Bunny Wailer — a founding member of the legendary reggae group The Wailers — passed away at 73 years old. According to his manager, Maxine Stowe, the reggae icon took his last breath at the Medical Associates Hospital in Kingston, Jamaica on Tuesday (March 2) following months of recurring hospital visits since suffering his second stroke in 2020. His cause of death is not yet known.
Waller, born Neville Livingstone, entered the world on April 10, 1947. As a child, he befriended fellow icon Bob Marley, whom he and his mother moved in with following the 1955 passing of Marley’s father.
Together, the friends who were raised as brothers, teamed up with Peter Tosh in 1963 to form The Wailers — a group that eventually garnered praise and international fame for promoting Rastafarian culture across the world.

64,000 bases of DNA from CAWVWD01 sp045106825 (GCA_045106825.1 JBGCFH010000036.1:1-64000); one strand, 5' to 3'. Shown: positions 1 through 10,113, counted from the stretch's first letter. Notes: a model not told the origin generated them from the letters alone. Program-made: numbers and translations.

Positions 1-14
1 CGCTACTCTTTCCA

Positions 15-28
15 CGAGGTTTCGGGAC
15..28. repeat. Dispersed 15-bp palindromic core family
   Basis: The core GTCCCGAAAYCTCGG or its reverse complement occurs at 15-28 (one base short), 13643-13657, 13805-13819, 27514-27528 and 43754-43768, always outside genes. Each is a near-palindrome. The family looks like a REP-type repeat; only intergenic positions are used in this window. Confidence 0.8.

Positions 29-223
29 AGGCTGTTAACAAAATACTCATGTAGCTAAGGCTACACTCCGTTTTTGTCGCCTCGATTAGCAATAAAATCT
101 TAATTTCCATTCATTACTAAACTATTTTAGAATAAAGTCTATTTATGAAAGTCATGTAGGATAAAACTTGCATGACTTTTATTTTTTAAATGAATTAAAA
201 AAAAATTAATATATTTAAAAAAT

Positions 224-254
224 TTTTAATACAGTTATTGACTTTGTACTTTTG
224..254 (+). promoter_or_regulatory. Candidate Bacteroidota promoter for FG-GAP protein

After the release of Catch A Fire and Burnin’, Wailer departed from the group and launched his solo career in 1974. Two years later, he released his first project, Blackheart Man, which included songs like “Dreamland” and “Burning Down Sentence,” and features from reggae duo Sly and Robbie, and fellow Rastafarian Aston “Family Man” Barrett.
“The tracks that were done in Blackheart Man were very symbolic and significant to this whole development of reggae music,” the star told Reggaeville in 2017. “I really consider Blackheart Man to be one of those albums that the universal reggae world should be focused on.”
Wailer’s debut album was followed by a few more records; succeeding projects Time Will Tell: A Tribute to Bob Marley (1991), Crucial! Roots Classics (1995) and Hall of Fame: A Tribute to Bob Marley’s 50th Anniversary (1997) earned him Grammy wins in the award show’s Best Reggae Album category.
Wailer was the last surviving member of The Wailers. Marley succumbed to cancer in 1981, and Tosh was killed during a robbery in 1987.
The REVOLT team sends our condolences to the family and friends of Bunny Wailer during this difficult time.